Network: Marvell
Audio: Realtek AC97
Software
OS: Windows XP, Build 2600 SP2
DirectX: Version: 9.0c (4.09.0000.0904)
Chipset Driver: Nvidia Nforce4 6.86
Graphics Driver ATI Catalyst 6.6/Nvidia Forceware 91.31
Network Driver: Windows default
Audio Driver:
Other Driver: none
Close Window
March 8, 2007 2:22:03 PM

Last noob question - if the TV supports a native 1920 X 1080 res, and the GTS only pumps out a 1920X1200 res, does this make a difference in quality if the images need to be stretched??

TY!
March 8, 2007 2:27:52 PM

You should set the GTS to do 1920x1080 - if there's nothing in the drivers to do it, PowerStrip should allow you to.

Failing that, the TV should interpolate, you shouldn't get any loss in quality, but you might.


The THG system isn't really comparable to the [H] system, is it? :)  I think that explains the 25fps difference! :) 
March 8, 2007 2:33:24 PM

I wonder if my x1900XT will be able to buy me some time, if I get that TV (wait for better cards). I know it wont be the best setup, but I wonder if it will run ok.

Know of any articles that are similar the |H| one, for x1900xt and 1920X1080?
March 8, 2007 2:49:46 PM

An x1900xt is still a powerful card. I would not pay 400$ to upgrade to a 8800 GTS, considering what you actually have. I don't think it will be that much of an improvement.

Honestly, I would wait. You will still be able to play games quite well at that resolution with your current card. Just lower some settings and don't crank AA.

Buy your new TV/monitor and wait. Upgrade later with R600 or 8900GTX. They aren't that far. Like 2-3 months. A x1900xt will be good enough for these 2-3 months.
March 8, 2007 3:43:04 PM

Hey Thanks,

Another thing is just researched is the 1080p minefield. OMG, what a joke. There is so much you need to know about this.

Im not too worried about HDCP yet (wont buy a HD-DVD player for a while). I'd like to play games though at full 1920 X 1080, at 1080p.

Will this MSI x1900xt card be able to output that?
March 8, 2007 3:45:48 PM

Just a tought, how do you intend on hooking your TV to you PC? Component/DVI/HDMI?

I ask this because according to page 15(in the PDF that is) of your TV's manual, you need to hook up using HDMI if you want to enjoy 1080p resolutions, so apart from selected ATI models (X1650pro i think) that comes with HDMI ports, you're toasted on that one.

Next off if you choose to hook up using the VGA plug, you will be forced to use 1366x768 resolution, since the TV doesn't support higher resolution when hooking up from a PC (see bottom of page 15 again for the table showing this information) so no go on that one either.

Your left with components and possibly using an DVI->HDMI adapter cable. I didn't see anywhere what resolutions are supported for the components in (generally you still can get 1080p using those), but then the thing to make sure of is that if you can output correctly using a component cable adapter that goes from your GFX card to your TV. From experience many TV's don't support HDMI connections from a PC's DVI port. So I would look into that one also.

I just wanted to let you know this and to be aware of these constraints, because i was personally foiled in December when i bought a Samsung 32" LCD HDTV to use primarily with a Windows MCE HTPC, and got the awful surprise of it not being as compatible a I thought it would be.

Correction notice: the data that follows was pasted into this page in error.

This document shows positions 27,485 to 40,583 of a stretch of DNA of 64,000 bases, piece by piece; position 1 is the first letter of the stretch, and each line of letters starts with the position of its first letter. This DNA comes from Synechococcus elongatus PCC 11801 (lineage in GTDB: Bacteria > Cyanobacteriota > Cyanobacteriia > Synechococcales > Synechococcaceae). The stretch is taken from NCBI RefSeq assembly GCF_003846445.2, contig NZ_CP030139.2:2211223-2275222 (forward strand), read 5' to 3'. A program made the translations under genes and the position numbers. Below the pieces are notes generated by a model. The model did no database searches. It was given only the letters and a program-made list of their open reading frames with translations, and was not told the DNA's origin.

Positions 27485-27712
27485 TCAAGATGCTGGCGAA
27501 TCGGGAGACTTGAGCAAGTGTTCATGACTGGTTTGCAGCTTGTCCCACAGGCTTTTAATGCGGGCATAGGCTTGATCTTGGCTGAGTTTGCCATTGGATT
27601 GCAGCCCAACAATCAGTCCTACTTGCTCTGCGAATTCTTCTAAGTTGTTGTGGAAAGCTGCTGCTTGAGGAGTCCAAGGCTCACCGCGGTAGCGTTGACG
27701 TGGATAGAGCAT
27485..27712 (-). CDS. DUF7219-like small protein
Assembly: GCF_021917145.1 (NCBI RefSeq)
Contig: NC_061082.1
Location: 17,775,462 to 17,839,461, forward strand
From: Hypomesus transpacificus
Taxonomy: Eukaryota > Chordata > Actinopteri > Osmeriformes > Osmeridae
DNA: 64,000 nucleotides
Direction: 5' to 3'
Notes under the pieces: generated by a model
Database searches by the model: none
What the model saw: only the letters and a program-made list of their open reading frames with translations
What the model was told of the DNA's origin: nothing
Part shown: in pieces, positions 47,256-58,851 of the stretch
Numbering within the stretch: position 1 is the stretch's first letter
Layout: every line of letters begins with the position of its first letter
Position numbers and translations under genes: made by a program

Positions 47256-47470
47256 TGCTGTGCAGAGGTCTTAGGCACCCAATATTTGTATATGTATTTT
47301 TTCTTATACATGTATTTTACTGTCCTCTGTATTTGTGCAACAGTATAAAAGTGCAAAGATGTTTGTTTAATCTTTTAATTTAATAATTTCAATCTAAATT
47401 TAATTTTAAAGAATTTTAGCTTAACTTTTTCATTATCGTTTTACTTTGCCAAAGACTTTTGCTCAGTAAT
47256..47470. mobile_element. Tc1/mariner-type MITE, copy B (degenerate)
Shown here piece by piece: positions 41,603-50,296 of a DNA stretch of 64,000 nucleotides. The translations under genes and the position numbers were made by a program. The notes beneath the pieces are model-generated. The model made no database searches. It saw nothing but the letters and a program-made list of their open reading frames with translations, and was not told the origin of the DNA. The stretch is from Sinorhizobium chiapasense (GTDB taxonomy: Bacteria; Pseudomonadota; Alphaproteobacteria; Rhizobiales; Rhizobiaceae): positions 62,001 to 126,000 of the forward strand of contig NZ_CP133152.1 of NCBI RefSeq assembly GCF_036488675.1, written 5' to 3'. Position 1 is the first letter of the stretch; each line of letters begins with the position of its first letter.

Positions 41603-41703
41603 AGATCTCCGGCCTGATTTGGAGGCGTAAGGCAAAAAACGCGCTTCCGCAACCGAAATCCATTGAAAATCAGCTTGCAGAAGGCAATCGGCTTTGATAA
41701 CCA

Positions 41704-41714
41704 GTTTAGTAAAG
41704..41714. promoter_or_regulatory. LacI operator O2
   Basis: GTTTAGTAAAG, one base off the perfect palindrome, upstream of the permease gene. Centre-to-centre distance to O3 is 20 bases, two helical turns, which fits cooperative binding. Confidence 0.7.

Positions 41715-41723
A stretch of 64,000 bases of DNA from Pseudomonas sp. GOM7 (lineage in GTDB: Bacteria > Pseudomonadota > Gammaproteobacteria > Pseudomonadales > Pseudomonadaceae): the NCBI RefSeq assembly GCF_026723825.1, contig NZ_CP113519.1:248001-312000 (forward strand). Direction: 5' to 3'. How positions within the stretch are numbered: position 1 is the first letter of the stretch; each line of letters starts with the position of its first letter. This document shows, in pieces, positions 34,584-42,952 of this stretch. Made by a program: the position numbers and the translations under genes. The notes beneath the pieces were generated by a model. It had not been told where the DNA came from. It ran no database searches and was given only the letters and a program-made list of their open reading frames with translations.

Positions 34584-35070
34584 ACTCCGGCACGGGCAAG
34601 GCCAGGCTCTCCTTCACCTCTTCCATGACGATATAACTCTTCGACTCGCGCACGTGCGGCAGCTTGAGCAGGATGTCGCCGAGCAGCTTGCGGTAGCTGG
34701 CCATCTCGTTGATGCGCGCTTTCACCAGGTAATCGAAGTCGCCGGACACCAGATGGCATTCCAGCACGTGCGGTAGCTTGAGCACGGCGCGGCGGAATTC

Just go through all the small prints in there, and look around for people that did exactly what you want to do just to make sure you can achieve it. Also I personally game on my TV @ 1366x768 using a crappy old ATi 9600se 256MB hooked up using VGA and still get nice frame rates while playing NFS:Carbon and other recent titles, I always disable AA and AF etc. because @ 32" I can't personally see the difference when @ 5-6' away from the TV...So your 52 incher @ 7-8 feet away will look even better.
My 2c.
March 8, 2007 3:51:34 PM

Quote:

Im not too worried about HDCP yet (wont buy a HD-DVD player for a while). I'd like to play games though at full 1920 X 1080, at 1080p.

Will this MSI x1900xt card be able to output that?


Well if you read the article on Tom's about AnyDVD's recent upgrade to their software, you would have known that you can now enjoy HD-DVDs and BDs on your non-HDCP ready hardware with their new player. :wink:

And about the 1080p minefield, got quite a few headaches from trying to find the perfect TV/monitor, just to still be disappointed in the end.

Quote:

I'd like to play games though at full 1920 X 1080, at 1080p.


The easiest way to play @ 1920x1080 is to find a TV that can output 1920x1080 as a native DVI resolution (like the 37" model form Westinghouse). Other than that it's a hit or miss situation unless you have access to a plethora of HDTVs that you ca try out using different setups, but that would be highly uncommon thing for the average consumer.

And BTW i have a friend that owns a 37" Westinghouse, and using a 7600GT 256MB GFX card he can play most of todays games with decent frame rates (not talking about Oblivion obviously) @ 1920x1080 using the DVI connector. And also note that when talking about PC resolutions, as long as you have the right resolution available for the panel (be it 1920x1080 or 1360x720) trying to get 1080p or 720p instead of VGA 1080 or 720 won't show any noticeable difference.
March 8, 2007 3:59:12 PM